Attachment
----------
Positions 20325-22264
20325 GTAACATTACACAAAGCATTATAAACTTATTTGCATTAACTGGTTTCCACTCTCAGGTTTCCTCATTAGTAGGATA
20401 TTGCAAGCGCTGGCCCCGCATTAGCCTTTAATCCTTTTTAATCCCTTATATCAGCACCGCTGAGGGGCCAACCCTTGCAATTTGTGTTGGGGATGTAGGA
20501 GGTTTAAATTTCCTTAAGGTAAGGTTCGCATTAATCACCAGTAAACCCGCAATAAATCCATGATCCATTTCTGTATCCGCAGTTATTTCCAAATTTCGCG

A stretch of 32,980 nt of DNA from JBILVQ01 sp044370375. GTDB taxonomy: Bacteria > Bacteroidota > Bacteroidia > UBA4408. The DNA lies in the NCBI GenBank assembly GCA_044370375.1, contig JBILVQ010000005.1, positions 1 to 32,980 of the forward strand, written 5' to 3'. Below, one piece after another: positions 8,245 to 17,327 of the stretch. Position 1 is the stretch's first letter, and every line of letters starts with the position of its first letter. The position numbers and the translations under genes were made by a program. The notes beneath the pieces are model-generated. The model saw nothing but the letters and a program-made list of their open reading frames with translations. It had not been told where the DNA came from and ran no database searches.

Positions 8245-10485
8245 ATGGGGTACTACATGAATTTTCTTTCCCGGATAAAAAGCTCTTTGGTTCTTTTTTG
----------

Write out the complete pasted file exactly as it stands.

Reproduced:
Positions 20325-22264
20325 GTAACATTACACAAAGCATTATAAACTTATTTGCATTAACTGGTTTCCACTCTCAGGTTTCCTCATTAGTAGGATA
20401 TTGCAAGCGCTGGCCCCGCATTAGCCTTTAATCCTTTTTAATCCCTTATATCAGCACCGCTGAGGGGCCAACCCTTGCAATTTGTGTTGGGGATGTAGGA
20501 GGTTTAAATTTCCTTAAGGTAAGGTTCGCATTAATCACCAGTAAACCCGCAATAAATCCATGATCCATTTCTGTATCCGCAGTTATTTCCAAATTTCGCG

A stretch of 32,980 nt of DNA from JBILVQ01 sp044370375. GTDB taxonomy: Bacteria > Bacteroidota > Bacteroidia > UBA4408. The DNA lies in the NCBI GenBank assembly GCA_044370375.1, contig JBILVQ010000005.1, positions 1 to 32,980 of the forward strand, written 5' to 3'. Below, one piece after another: positions 8,245 to 17,327 of the stretch. Position 1 is the stretch's first letter, and every line of letters starts with the position of its first letter. The position numbers and the translations under genes were made by a program. The notes beneath the pieces are model-generated. The model saw nothing but the letters and a program-made list of their open reading frames with translations. It had not been told where the DNA came from and ran no database searches.

Positions 8245-10485
8245 ATGGGGTACTACATGAATTTTCTTTCCCGGATAAAAAGCTCTTTGGTTCTTTTTTG